State Sen. Jon Morgan, the head of Exeter Hospital, and several other community leaders in Exeter are urging New Hampshire to follow other states that have issued shelter-in-place orders to slow the spread of the coronavirus.
In a letter sent Friday, the group called on N.H. Health and Services Commissioner Lori Shibinette to recommend to Gov. Chris Sununu that he implement an immediate statewide emergency order to stop all non-essential activity outside the home.
“We believe the current inability to initiate or maintain broad-based COVID-19 testing across the general community without any currently viable commercial option negates our ability to understand or respond effectively or efficiently to the spread or prevalence of the virus. Hospitals, health care providers, and emergency responders across the state are currently facing dwindling supplies of the personal protective equipment needed to meet the growing future demand and we need significant help from both the federal and state governments to get us the supplies we need to safely care for our patients and the community,” the letter said.
The letter was signed by Morgan, D-Brentwood; Kevin Callahan, president and chief executive officer of Exeter Hospital’s parent, Exeter Health Resources; Jennifer Wheeler, president of the Exeter Area Chamber of Commerce; Justine Vogel, the chief executive officer of RiverWoods retirement community; David Ryan, superintendent for School Administrative Unit 16; William Rawson, principal of Phillips Exeter Academy; Niko Papakonstantis, chairman of Exeter’s select board; Molly Cowan, the board’s vice chairwoman; and Exeter Town Manager Russ Dean.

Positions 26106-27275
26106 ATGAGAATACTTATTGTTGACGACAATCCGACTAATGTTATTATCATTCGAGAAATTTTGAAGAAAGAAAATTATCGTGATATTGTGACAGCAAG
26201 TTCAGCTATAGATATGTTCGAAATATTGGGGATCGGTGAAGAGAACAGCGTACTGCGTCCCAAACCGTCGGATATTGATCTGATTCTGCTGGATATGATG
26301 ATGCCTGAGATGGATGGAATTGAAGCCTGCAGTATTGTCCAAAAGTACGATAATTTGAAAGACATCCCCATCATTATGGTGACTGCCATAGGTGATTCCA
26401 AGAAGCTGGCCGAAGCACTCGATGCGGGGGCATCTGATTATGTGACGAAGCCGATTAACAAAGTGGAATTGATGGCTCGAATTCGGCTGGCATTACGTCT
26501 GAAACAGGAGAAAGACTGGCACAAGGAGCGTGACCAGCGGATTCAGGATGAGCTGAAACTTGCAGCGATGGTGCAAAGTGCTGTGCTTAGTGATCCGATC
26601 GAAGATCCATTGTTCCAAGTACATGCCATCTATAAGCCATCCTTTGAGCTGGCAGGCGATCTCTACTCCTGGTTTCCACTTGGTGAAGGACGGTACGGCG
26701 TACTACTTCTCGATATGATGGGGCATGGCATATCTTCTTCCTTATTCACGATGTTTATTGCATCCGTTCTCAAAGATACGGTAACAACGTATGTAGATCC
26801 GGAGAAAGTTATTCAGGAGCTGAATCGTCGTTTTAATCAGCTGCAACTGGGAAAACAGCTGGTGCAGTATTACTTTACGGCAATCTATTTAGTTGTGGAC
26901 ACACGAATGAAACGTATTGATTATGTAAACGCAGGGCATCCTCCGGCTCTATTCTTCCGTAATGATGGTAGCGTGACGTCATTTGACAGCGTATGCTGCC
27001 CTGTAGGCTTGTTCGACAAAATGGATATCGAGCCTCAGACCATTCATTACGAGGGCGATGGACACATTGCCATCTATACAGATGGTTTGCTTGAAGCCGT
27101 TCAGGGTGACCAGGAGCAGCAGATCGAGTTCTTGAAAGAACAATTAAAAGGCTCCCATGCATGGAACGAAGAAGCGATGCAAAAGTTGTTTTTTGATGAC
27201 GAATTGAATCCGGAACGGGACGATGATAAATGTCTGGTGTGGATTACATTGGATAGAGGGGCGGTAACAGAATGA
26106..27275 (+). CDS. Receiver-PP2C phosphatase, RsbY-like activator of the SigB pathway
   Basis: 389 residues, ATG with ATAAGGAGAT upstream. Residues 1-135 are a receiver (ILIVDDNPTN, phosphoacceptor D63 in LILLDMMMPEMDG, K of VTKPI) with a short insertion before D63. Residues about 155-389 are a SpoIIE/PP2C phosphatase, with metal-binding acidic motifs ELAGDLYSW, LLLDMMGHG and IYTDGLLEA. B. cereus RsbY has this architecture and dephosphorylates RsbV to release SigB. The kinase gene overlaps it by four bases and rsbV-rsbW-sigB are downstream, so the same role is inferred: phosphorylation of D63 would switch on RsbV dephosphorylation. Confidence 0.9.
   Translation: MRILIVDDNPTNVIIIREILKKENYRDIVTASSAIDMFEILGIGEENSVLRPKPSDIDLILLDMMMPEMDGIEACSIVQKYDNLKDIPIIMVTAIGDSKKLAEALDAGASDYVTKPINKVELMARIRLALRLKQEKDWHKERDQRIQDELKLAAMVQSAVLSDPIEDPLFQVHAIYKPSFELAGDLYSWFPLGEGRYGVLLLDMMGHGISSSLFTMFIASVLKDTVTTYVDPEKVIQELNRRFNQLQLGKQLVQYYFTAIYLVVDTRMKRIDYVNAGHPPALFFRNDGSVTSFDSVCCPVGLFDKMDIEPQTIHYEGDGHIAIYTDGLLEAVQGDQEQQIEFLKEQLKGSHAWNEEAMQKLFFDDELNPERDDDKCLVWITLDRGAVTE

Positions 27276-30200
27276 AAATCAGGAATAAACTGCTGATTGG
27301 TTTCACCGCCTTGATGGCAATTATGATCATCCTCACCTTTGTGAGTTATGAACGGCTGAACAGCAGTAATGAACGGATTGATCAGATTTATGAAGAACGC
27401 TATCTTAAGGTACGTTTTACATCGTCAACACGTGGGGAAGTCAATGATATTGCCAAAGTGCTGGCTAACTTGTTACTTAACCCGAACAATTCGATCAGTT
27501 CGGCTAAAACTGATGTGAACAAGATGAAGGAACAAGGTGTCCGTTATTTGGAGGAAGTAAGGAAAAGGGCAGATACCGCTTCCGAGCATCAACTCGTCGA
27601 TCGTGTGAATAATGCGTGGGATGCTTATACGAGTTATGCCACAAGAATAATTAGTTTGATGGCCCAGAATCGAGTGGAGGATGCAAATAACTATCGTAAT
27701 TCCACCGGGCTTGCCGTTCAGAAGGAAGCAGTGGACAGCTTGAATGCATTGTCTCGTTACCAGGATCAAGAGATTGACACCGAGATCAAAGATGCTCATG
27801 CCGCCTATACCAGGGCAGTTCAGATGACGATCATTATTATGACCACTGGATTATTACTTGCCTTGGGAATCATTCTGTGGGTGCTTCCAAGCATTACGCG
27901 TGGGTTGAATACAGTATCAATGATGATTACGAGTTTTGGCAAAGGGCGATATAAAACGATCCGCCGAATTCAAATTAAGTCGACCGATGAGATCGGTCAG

They maintain that a shelter-in-place order is the only way to decrease transmission of the virus in New Hampshire communities “while the prevalence and spread of coronavirus remain undetermined.”
Essential activities would be exempt. The letter said those activities that would still be allowed would include shopping at grocery stores and pharmacies, home needs, emergency medical needs, banking and “isolated” exercise.
Sununu insisted Friday that he didn’t think a shelter-in-place order was necessary at this time given other steps the state has taken to encourage social distancing and considered it a last resort.
But Morgan and other local leaders argue that with the lack of testing capacity a shelter in place order is needed, saying that “without immediate intervention, our community and all of N.H. could find itself with a significantly decreased ability to provide critical, life-saving services.”
Because of the shortage of testing supplies, the state issued new guidelines Friday that recommend tests be given only to health care workers and first responders with symptoms and those being hospitalized for respiratory illness and fever.